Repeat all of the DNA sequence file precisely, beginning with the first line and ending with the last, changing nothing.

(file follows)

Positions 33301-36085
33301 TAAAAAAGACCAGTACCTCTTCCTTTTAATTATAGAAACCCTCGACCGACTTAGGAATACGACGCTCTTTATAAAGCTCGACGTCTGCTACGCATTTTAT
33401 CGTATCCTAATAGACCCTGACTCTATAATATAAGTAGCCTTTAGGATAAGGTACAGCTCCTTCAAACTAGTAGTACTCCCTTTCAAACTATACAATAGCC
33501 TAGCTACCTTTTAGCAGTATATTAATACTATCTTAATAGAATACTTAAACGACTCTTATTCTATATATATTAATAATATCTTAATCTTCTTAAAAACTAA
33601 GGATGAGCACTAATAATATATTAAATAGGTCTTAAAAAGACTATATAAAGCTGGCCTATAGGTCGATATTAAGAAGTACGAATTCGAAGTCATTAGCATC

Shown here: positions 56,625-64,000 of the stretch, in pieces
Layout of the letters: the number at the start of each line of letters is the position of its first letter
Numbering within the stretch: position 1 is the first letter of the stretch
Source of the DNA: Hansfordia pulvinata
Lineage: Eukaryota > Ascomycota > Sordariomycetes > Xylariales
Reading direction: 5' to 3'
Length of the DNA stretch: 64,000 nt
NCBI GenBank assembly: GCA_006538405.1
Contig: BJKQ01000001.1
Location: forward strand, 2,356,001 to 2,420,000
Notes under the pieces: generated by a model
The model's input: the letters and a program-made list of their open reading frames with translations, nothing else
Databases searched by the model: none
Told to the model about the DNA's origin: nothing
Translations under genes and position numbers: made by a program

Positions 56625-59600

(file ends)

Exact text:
Positions 33301-36085
33301 TAAAAAAGACCAGTACCTCTTCCTTTTAATTATAGAAACCCTCGACCGACTTAGGAATACGACGCTCTTTATAAAGCTCGACGTCTGCTACGCATTTTAT
33401 CGTATCCTAATAGACCCTGACTCTATAATATAAGTAGCCTTTAGGATAAGGTACAGCTCCTTCAAACTAGTAGTACTCCCTTTCAAACTATACAATAGCC
33501 TAGCTACCTTTTAGCAGTATATTAATACTATCTTAATAGAATACTTAAACGACTCTTATTCTATATATATTAATAATATCTTAATCTTCTTAAAAACTAA
33601 GGATGAGCACTAATAATATATTAAATAGGTCTTAAAAAGACTATATAAAGCTGGCCTATAGGTCGATATTAAGAAGTACGAATTCGAAGTCATTAGCATC

Shown here: positions 56,625-64,000 of the stretch, in pieces
Layout of the letters: the number at the start of each line of letters is the position of its first letter
Numbering within the stretch: position 1 is the first letter of the stretch
Source of the DNA: Hansfordia pulvinata
Lineage: Eukaryota > Ascomycota > Sordariomycetes > Xylariales
Reading direction: 5' to 3'
Length of the DNA stretch: 64,000 nt
NCBI GenBank assembly: GCA_006538405.1
Contig: BJKQ01000001.1
Location: forward strand, 2,356,001 to 2,420,000
Notes under the pieces: generated by a model
The model's input: the letters and a program-made list of their open reading frames with translations, nothing else
Databases searched by the model: none
Told to the model about the DNA's origin: nothing
Translations under genes and position numbers: made by a program

Positions 56625-59600